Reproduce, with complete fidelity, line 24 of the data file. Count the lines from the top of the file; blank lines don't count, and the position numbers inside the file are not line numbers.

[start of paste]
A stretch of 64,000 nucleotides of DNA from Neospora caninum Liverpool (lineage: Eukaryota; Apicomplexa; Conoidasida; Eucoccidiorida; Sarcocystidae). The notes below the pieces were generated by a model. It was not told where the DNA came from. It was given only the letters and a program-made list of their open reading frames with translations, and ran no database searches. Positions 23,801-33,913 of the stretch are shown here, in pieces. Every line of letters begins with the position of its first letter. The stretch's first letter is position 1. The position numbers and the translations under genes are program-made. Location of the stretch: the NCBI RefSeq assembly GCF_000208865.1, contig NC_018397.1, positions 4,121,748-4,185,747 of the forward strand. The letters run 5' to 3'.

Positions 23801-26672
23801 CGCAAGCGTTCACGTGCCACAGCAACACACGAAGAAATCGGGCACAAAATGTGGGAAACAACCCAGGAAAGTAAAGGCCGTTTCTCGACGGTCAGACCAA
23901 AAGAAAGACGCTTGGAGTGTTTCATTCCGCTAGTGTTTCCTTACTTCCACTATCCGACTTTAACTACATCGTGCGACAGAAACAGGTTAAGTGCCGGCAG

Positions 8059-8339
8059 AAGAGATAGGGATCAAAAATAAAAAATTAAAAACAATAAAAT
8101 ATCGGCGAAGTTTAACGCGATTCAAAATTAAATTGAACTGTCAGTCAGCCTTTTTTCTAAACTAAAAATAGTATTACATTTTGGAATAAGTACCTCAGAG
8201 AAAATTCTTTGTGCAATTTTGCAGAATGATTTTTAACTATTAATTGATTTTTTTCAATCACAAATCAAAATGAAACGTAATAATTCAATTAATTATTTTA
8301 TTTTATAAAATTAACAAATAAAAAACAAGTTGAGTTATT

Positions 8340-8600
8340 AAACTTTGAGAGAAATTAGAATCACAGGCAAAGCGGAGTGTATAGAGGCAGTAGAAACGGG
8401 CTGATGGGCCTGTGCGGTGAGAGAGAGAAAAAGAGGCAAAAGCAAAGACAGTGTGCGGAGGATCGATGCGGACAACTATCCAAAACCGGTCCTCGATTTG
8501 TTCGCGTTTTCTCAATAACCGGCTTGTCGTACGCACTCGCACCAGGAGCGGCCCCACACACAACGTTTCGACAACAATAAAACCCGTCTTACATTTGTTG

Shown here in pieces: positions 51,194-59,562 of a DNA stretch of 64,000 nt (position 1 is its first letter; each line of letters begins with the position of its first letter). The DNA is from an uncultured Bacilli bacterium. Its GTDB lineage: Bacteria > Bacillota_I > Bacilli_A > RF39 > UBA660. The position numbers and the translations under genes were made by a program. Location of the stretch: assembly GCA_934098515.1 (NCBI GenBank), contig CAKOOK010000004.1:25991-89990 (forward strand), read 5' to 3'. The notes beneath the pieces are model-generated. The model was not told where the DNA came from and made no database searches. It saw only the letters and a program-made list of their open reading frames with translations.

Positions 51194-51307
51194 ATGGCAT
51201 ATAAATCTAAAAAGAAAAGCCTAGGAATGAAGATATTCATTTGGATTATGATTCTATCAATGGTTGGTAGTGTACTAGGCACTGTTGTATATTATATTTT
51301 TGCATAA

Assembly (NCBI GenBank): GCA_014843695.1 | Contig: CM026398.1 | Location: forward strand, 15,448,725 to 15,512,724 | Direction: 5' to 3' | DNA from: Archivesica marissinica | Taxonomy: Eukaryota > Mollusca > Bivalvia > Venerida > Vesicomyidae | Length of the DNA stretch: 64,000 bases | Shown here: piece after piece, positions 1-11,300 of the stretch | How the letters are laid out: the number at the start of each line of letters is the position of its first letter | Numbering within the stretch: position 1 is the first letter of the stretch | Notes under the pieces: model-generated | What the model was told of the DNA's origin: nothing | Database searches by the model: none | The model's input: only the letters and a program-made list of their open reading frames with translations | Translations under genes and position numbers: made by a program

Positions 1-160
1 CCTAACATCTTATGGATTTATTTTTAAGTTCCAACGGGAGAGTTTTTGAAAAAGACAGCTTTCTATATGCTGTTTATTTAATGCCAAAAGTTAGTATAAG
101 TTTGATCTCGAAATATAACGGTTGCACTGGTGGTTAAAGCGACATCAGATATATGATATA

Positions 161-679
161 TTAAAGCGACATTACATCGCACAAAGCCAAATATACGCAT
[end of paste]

161 TTAAAGCGACATTACATCGCACAAAGCCAAATATACGCAT